Many are found through word-of-mouth, but some volunteer nonprofits like “Vaccine Fairy” have claimed to secure nearly 8,000 appointments nationwide. (2/7)
The 126 bookings that volunteer Zulay Beltran has made were in honor of her 83-year-old grandmother, who died of Covid-19 last April.

“I think about how hard it would have been for her to schedule an appointment,” Beltran says. “She would have wanted me to help others.” (3/7)
Read 7 tweets
A news void in Pennsylvania — after the decline of the local newspaper — has led to the creation of “The News Alerts of Beaver County” Facebook group, a place where the community can self-report news.

That's worked out, sometimes.

#NBCNewsThreads (1/7)
Beaver County is what's known as a news desert — one of 20 in the state with only a single newspaper or no newspaper. The sole newspaper that covers Beaver County, the Beaver County Times, was slashed by its corporate owners.

Less journalism has led to more misinformation. (2/7)
In 2019, residents of Chippewa Township could see police searching for a man on the run. Word spread within the area’s 43K member Facebook group. Users feared the man was a killer on the loose.

He wasn’t a murderer. There were no shootings. He fled traffic-related charges. (3/7)
Read 7 tweets
With millions of renters staring down evictions during the pandemic, the CDC on Monday extended its nationwide ban on evictions until June 30, but that’s not stopping some landlords from giving renters the boot.

#NBCNewsThreads (1/7)
In March, a sheriff's deputy walked up to a home in Oklahoma and told the woman inside to leave.

The woman, with a family of 5 children, was financially supported by a non-profit that had already paid her landlord the $5,600 she owed. She was evicted anyway. (2/7)
Her landlord, Gary Ramey, had signed a document agreeing to drop the case after the back rent was paid, but he still moved forward with the eviction.

“I don’t remember that,” Ramey said. “I thought they were just helping them catch up with rent.” (3/7)
Read 7 tweets
What happens when society moves online?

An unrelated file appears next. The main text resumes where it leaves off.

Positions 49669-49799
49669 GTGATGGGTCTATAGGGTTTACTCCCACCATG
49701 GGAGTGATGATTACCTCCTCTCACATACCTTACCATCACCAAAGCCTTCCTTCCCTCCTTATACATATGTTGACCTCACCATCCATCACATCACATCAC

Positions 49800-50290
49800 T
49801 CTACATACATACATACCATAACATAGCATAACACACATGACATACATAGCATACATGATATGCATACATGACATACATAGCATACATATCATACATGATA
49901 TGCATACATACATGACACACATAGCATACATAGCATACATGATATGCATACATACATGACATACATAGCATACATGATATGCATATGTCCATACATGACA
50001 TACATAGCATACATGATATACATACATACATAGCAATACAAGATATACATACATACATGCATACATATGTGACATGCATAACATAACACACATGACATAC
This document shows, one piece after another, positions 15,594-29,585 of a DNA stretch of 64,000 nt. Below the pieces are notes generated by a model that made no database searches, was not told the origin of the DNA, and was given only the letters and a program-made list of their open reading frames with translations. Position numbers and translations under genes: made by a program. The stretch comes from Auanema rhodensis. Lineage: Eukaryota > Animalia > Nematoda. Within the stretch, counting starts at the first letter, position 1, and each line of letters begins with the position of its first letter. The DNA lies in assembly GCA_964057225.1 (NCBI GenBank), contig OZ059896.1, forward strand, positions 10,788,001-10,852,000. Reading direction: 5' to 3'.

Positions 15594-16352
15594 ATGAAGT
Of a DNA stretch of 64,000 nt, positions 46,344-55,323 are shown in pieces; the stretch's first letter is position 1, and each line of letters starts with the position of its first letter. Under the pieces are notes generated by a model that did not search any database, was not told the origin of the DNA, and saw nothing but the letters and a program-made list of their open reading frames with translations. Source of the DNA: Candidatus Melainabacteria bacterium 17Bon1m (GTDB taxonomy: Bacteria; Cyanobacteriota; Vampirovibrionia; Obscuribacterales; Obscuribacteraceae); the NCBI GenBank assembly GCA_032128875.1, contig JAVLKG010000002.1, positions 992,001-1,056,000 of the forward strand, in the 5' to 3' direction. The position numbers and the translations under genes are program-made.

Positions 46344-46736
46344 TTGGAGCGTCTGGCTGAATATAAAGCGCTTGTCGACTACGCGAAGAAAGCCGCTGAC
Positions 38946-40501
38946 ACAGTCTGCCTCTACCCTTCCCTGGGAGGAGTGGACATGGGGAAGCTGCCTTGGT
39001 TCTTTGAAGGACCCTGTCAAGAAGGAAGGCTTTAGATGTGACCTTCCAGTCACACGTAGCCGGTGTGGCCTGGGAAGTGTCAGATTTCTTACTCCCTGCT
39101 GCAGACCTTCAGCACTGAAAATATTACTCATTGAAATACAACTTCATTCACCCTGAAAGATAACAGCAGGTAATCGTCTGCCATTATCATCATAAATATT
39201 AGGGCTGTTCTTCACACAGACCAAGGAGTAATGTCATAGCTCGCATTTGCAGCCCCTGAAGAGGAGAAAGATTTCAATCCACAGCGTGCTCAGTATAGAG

For former prisoners, many of the social services and job programs they rely on to achieve re-entry into their communities are inaccessible without a comprehensive knowledge of the internet.

#NBCNewsThreads (1/9)
Advocates say that the dependence of society on technology is an issue that can be overlooked by organizations meant to help former inmates, who sometimes struggle to adapt to decades of technological innovations that passed them by while they served time. (2/9)
After leaving prison, Renaldo Hudson quickly realized he had entered a new world, one dependent on technology and innovation. The challenge he, and many others, face has been amplified over the past year as the Covid-19 pandemic has driven many more parts of life online. (3/9) Image
Read 9 tweets
Fired, interrogated, disciplined: Amazon warehouse organizers allege year of retaliation.

The number of charges filed with the NLRB accusing Amazon of interfering with workers’ right to organize more than tripled during pandemic.

(1/8) #NBCNewsThreads
At least 37 charges against Amazon were filed to the NLRB across 20 cities since Feb. 2020, according to an analysis of NLRB filings by @NBCNews.

For comparison, Walmart, America’s largest employer, has had 8 such charges since Feb. 2020. (2/8)
Typically NLRB charges are investigated by one of 26 regional offices.

But in rare instances the board combines cases into a consolidated complaint, as it has done with Walmart and McDonald’s, if it believes there is a pattern emerging at a company. (3/8)
Read 8 tweets
An uninsured patient visited Dr. McCue’s practice in Cody, Wyoming, and explained that she can’t afford insulin to treat her diabetes.

McCue fears that the next time she returns, it could be costly and life-threatening.

#NBCNewsThreads (1/9)
“That patient,” McCue says, ”will end up in the hospital and it will cost us $5,000 for a 2-day stay instead of $200 to $300 a month it would have cost for her insulin." (2/9)
That’s a weekly occurrence for him, McCue says, because the state hasn’t expanded Medicaid, an option that could provide health care to thousands of working people.

That could soon change, however. (3/9)
Read 9 tweets
Payment deferrals are a lifeline for millions during Covid-19. What happens when those end?

#NBCNewsThreads (1/6)
The federal government's response to Covid-19 has allowed millions of Americans to defer payments on mortgages, rent, student loans and utility bills.

But payments on trillions of dollars of those debts could resume soon, even if debtors remain out of work. (2/6)
“At some point there is going to be an extraordinary number of people out there who are very vulnerable with debt, and we are going to have major debt collection issues," Harvard Law School professor Howell Jackson said. (3/6)
Read 6 tweets
Young activists like 16-year-old Eli Bundy have been testifying at hearings for some of the 70 state bills targeting transgender people across the U.S. #NBCNewsThreads (1/10)
Bundy, a young nonbinary activist has been actively involved in challenging anti-LGBTQ legislation in South Carolina, even missing class to testify against a bill that would ban transgender athletes from competing in school sports. (2/10)
“They didn't want to hear from us,” Bundy says about the lawmakers supporting the bill. “I think that's part of the reason why they weren't more accommodating — they didn’t want to sit through that.” (3/10)
Read 10 tweets